What is Cirrhosis And Fibrosis Of The Liver?
If your cat’s liver is not functioning normally, he can suffer from a variety of symptoms. Cirrhosis and fibrosis are two conditions that can affect domestic felines. Your cat may develop cirrhosis if there is scar tissue formed in his liver. Fibrosis occurs when your cat develops scar tissue that takes the place of healthy liver tissue.
Your cat’s liver is a vital internal organ and is responsible for a variety of important functions. Located just behind the diaphragm, the liver is responsible for regulating your cat’s energy levels and immune system. It is also the organ that helps your cat metabolize protein and eliminate body waste.
Symptoms of Cirrhosis And Fibrosis Of The Liver in Cats
The symptoms associated with cirrhosis and fibrosis in cats can be wide-ranging and, at times, a bit vague. Here are some signs and symptoms you may see if your cat’s liver is not functioning the way it should be:
- Weight loss
- Lack of appetite
- Excessive urination
- Increased thirst
- Black or tarry stools
- Poor body condition or lack luster coat
- Yellow tinted gums
- Orange urine
- Ulcers or lesions on the body
- Distended abdomen from the buildup of fluid
- Excessive salivation or drooling
Causes of Cirrhosis And Fibrosis Of The Liver in Cats
There are a variety of conditions that can cause cirrhosis or fibrosis of the liver. Here is a list of the most common causes found in domestic cats:
- Infectious diseases
- Long term traumatic injury
- Chronic bowel disease
- Blockage of the common bile duct
- MMedication-induced injury to the liver
- Inflamed bile ducts
Diagnosis of Cirrhosis And Fibrosis Of The Liver in Cats
If you think your cat may have cirrhosis or fibrosis of the liver, it is important to see your veterinarian for an examination. To diagnose these conditions, your doctor will take a complete medical history from you. During this portion of the visit, it is important to include any information that will help your doctor determine the cause of your cat’s condition. Let your doctor know if your cat has been diagnosed with any previous medical conditions, the date symptoms started, and current symptoms. After taking a medical history, your doctor will examine your cat. He will be looking for neurological symptoms and how your cat behaves during his visit.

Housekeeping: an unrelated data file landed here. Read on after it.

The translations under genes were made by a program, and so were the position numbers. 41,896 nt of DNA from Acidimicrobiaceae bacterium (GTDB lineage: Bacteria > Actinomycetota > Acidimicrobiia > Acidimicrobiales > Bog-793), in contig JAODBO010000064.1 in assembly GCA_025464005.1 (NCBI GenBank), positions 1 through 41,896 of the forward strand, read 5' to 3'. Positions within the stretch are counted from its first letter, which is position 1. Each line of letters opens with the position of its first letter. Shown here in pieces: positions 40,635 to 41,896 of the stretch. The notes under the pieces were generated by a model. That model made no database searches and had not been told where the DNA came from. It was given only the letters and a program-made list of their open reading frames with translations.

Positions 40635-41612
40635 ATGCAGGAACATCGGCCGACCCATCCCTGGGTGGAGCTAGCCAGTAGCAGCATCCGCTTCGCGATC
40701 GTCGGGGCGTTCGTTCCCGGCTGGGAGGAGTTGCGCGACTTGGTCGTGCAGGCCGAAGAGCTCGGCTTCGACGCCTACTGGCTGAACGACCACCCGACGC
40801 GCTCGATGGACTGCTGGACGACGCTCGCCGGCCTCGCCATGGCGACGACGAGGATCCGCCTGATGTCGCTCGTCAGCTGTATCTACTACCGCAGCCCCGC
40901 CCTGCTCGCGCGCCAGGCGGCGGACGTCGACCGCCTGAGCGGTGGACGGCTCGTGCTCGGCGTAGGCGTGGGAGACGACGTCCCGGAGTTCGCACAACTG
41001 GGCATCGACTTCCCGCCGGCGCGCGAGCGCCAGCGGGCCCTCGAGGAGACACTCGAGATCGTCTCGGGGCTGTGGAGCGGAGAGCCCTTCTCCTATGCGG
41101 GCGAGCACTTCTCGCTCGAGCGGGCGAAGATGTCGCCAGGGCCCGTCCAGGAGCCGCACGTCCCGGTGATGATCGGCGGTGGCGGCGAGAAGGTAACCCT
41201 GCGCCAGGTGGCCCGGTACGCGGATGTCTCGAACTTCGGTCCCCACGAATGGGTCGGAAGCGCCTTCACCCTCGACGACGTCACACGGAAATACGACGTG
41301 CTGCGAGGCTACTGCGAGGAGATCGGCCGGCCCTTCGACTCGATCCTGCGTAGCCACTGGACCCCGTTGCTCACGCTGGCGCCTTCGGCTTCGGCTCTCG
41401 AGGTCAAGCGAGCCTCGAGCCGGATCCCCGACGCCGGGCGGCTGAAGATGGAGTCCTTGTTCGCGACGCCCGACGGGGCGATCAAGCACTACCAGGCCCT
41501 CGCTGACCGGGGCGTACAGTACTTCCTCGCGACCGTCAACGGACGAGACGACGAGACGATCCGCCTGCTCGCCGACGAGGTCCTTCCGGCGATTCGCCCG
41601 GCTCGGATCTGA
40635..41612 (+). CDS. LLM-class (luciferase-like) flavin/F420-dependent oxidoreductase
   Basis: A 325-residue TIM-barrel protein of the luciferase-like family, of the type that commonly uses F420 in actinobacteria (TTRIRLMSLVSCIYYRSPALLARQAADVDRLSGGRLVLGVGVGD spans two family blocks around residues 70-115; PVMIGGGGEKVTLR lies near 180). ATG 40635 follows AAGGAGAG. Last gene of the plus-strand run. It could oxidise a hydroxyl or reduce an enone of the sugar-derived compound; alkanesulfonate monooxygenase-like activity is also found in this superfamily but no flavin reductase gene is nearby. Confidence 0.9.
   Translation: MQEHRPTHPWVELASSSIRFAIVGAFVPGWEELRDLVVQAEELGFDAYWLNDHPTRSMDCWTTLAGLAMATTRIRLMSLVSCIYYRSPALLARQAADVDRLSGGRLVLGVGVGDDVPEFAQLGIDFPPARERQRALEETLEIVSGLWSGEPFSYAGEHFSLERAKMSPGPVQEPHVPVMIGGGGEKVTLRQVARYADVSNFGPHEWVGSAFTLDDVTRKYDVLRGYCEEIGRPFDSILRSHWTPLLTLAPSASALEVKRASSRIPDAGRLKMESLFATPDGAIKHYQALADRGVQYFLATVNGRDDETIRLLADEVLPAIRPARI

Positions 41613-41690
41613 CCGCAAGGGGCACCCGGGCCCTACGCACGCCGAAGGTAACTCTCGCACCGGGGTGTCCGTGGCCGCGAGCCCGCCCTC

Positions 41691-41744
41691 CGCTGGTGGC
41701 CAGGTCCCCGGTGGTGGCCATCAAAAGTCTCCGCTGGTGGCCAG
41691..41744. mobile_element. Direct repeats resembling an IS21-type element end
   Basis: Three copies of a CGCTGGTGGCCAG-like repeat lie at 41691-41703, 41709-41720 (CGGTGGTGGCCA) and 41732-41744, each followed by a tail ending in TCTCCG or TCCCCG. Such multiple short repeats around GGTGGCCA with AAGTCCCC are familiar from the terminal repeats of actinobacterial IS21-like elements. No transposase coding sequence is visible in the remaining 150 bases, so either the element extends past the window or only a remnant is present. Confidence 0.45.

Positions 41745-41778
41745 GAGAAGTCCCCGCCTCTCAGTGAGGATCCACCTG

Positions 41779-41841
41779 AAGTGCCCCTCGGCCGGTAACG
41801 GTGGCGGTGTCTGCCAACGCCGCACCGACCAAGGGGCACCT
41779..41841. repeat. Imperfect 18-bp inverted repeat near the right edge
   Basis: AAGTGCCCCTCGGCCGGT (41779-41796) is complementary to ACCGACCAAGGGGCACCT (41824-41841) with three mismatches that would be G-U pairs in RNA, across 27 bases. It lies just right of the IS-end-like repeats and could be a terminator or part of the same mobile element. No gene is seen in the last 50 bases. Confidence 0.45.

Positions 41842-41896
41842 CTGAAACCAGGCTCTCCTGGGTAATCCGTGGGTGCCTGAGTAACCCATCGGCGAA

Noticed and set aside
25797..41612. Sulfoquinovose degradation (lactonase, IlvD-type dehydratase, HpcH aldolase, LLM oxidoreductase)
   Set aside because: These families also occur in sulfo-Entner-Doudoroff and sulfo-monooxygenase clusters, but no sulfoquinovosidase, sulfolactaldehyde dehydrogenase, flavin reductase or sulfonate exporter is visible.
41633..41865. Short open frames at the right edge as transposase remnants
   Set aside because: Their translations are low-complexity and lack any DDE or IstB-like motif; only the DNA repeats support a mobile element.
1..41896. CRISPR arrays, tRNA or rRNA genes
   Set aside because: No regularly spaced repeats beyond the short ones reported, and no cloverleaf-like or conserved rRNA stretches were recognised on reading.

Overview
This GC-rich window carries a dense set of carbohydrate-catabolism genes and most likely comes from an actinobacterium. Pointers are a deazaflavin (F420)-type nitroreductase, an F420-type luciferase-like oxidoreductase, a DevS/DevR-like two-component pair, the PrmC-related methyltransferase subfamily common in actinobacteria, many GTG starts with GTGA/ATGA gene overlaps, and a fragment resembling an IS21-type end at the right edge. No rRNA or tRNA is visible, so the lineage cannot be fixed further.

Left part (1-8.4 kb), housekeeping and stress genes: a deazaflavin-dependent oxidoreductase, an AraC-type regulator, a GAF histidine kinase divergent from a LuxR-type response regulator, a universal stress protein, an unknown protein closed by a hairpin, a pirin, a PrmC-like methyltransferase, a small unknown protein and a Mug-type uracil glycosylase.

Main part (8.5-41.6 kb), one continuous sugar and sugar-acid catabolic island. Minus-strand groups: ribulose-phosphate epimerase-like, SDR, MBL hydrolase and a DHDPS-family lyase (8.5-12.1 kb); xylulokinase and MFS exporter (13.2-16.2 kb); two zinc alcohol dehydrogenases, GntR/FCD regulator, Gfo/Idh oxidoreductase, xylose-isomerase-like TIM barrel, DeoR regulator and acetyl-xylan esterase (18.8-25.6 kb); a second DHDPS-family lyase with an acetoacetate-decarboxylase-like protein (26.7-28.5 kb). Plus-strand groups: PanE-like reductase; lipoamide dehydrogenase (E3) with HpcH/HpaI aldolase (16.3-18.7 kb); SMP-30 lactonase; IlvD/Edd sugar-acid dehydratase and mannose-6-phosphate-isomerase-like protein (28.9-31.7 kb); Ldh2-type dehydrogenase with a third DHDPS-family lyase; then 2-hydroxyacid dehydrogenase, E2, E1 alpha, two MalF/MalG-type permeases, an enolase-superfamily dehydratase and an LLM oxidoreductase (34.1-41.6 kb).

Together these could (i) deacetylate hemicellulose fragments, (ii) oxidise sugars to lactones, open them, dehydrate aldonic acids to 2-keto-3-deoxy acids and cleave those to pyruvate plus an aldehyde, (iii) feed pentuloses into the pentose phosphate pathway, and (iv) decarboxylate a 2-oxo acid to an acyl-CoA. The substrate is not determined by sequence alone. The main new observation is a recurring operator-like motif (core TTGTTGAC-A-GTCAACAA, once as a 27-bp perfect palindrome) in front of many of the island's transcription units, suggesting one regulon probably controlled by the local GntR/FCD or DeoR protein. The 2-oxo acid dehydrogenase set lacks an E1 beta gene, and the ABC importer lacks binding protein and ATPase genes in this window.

Your doctor will also take a blood sample to run diagnostic tests. A complete profile, CBC and thyroid test are just a few tests he may perform. Blood tests to check your cat’s sugar levels may also be performed. A urine sample will also be taken from your cat to check for signs of infection or other disease. In cases where liver disease or dysfunction is suspected, your doctor may perform a procedure known as a fine needle aspiration. During this test, a tiny tissue sample is extracted from the liver and sent to a laboratory for testing. If diagnosis proves elusive, your doctor may perform a liver biopsy to obtain a diagnosis.
Treatment of Cirrhosis And Fibrosis Of The Liver in Cats
Once your doctor has a diagnosis, he will recommend a treatment plan for your cat. If your cat is eating and acting fairly normally, your doctor may opt to treat him on an outpatient basis. Doctors try this if possible to keep costs down for the owner and because cats are generally happier at home. However, if your cat is very sick it may be best to admit him to the veterinary hospital for treatment. Your doctor will administer IV fluids, medications, and vitamin supplements. Cats that are not eating at all may need to have a feeding tube in place to prevent further weight loss.
If your doctor finds fluid in your cat’s abdomen, he may remove it with a needle. Your veterinarian may restrict your cat’s sodium until the problem is resolved. Food may also be restricted if your cat is vomiting excessively. In this case, he will receive nutrition via his IV. In severe cases, your doctor may perform surgery to remove a portion of the liver. If this is the case, he will perform tests beforehand to be sure your cat’s blood is clotting the way it should.
Recovery of Cirrhosis And Fibrosis Of The Liver in Cats
Your cat’s recovery will depend on the treatment and severity of his condition. It is important to follow your veterinarian’s instructions exactly after discharge to prevent relapse. It may be necessary to make return appointments to run blood work to check for infection and monitor bile acid levels. Your doctor will also check to see if fluid build-up has returned in your cat’s abdomen. At every visit, your doctor will also check your cat’s vital signs. This includes weight, respiration and heart rate. It is important to let your doctor know if you cat refuses food and begins losing weight. His overall demeanor will also be an indication of how he feels. Any significant changes should be reported to your doctor as soon as you notice them.